University of Maine Cooperative Extension water quality and soil specialist John Jemison is much more than a farmer or gardener — he’s a community leader and visionary for Maine’s future. In 2004, the first community garden in Orono started and Jemison began to change people’s ideas on gardening, sustainability and healthy lifestyles.
With Jemison’s organization and help from students and volunteers, the project has grown into a reliable source of food, with garden space expanding every season and a second garden added two years ago by an outside organization.
Although these gardens share the same area, bordering the Orono Senior Center on Birch Street, the two gardens have two distinctly different goals.
The original garden, started by Jemison himself, began on the inspiration of a five month sabbatical in Italy where he said he “adopted the principals and practices” of small Italian farming. After seeing the Italians use even the smallest spaces for growing crops, Jemison knew there was plenty of opportunity for a community garden in Orono.
The second and more recent garden was also started in 2004 as a part of the Children’s International Summer Villages to be used as a multi-generational garden to offer a variety of programs for all ages. CISV is an international program started by Old Town native and UMaine graduate Doris Twitchell Allen, with the goal being for young people to achieve a broader knowledge of the world through various educational programs.
The main purpose of the CISV garden is to produce food for a monthly meal at the Bangor Area Homeless Shelter. This meal provides food for 100 people and is served 10 months out of the year.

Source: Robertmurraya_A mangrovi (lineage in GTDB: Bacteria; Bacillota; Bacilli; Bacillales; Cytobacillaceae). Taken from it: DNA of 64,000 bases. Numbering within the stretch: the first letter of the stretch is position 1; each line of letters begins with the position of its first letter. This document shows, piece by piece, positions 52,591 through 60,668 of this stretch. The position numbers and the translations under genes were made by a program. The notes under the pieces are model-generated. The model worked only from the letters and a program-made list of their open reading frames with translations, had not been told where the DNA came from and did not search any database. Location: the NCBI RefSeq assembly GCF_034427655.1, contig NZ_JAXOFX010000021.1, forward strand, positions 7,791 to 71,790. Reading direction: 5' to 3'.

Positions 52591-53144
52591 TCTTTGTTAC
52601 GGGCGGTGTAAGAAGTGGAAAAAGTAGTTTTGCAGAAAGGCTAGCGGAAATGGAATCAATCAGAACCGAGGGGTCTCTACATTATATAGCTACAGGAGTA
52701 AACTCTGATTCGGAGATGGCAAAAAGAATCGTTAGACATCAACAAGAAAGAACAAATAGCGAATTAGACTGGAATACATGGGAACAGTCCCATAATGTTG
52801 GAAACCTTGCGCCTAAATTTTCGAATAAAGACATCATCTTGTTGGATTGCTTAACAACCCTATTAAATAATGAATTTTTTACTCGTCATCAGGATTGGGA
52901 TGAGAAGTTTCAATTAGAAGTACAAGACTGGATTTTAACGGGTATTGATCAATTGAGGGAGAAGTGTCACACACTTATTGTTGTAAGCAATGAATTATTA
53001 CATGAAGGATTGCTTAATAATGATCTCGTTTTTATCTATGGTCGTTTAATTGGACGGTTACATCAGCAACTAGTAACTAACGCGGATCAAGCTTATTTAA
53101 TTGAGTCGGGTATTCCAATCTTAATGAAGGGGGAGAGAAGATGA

The garden not only provides food for a tremendous effort, it’s visually appealing with symmetry and perfectly tended rows of vibrant vegetables. This garden also offers the application of cooking skills after the raw food is brought to the homeless shelter to be prepared.
The original community garden sits behind the Senior Center and even though it is less visually appealing it still makes a grand contribution to the community. “The intention is different,” said Jemison, as he explained where the food from his garden goes. There are 50 recipients in the Orono area who receive five pounds of fresh vegetables per week. “People get to eat food that they normally wouldn’t be able to buy,” said Jemison.
Volunteers make it all possible, gardening on Saturdays and Tuesdays, along with bagging and delivering the food every Tuesday night. Unfortunately, as the sunlight becomes limited and the winter season nears, the food given away from the garden usually stops in late September.
Jemison has been the leader in the community garden movement, but it is the helping hands of the community that makes the gardens thrive. Back in 2004, Jemison started with a 30-bed garden and “over the years people have come and asked for garden space,” reported Jemison. The farmer’s market in Orono has even donated money for the gardens and often gives away left over product at the end of the market to add to the community garden’s food. On Labor Day weekend, incoming freshman were introduced to the Orono community and around 30 students worked hands-on in the garden to lend a helping hand.
Not only do the gardens provide quality food for the community, but Jemison believes it “teaches gardening methods […] and healthier lifestyles.” Knowing that the average American diet doesn’t meet the required vegetable intake, it was important for Jemison to be able to provide a good resource in his community.